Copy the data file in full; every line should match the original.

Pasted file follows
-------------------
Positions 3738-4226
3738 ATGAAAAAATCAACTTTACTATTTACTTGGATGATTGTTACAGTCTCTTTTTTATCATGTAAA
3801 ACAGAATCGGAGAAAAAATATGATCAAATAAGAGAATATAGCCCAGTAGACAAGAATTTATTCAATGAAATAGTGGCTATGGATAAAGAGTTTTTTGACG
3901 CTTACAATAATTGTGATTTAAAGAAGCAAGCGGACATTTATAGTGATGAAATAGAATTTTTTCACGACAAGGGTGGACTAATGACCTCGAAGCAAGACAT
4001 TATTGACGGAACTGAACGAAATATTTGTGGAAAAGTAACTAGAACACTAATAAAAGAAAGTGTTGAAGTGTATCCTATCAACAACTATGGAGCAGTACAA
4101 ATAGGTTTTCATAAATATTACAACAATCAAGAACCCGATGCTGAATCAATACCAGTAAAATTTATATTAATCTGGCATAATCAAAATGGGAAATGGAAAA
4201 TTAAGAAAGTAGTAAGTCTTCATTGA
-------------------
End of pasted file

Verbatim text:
Positions 3738-4226
3738 ATGAAAAAATCAACTTTACTATTTACTTGGATGATTGTTACAGTCTCTTTTTTATCATGTAAA
3801 ACAGAATCGGAGAAAAAATATGATCAAATAAGAGAATATAGCCCAGTAGACAAGAATTTATTCAATGAAATAGTGGCTATGGATAAAGAGTTTTTTGACG
3901 CTTACAATAATTGTGATTTAAAGAAGCAAGCGGACATTTATAGTGATGAAATAGAATTTTTTCACGACAAGGGTGGACTAATGACCTCGAAGCAAGACAT
4001 TATTGACGGAACTGAACGAAATATTTGTGGAAAAGTAACTAGAACACTAATAAAAGAAAGTGTTGAAGTGTATCCTATCAACAACTATGGAGCAGTACAA
4101 ATAGGTTTTCATAAATATTACAACAATCAAGAACCCGATGCTGAATCAATACCAGTAAAATTTATATTAATCTGGCATAATCAAAATGGGAAATGGAAAA
4201 TTAAGAAAGTAGTAAGTCTTCATTGA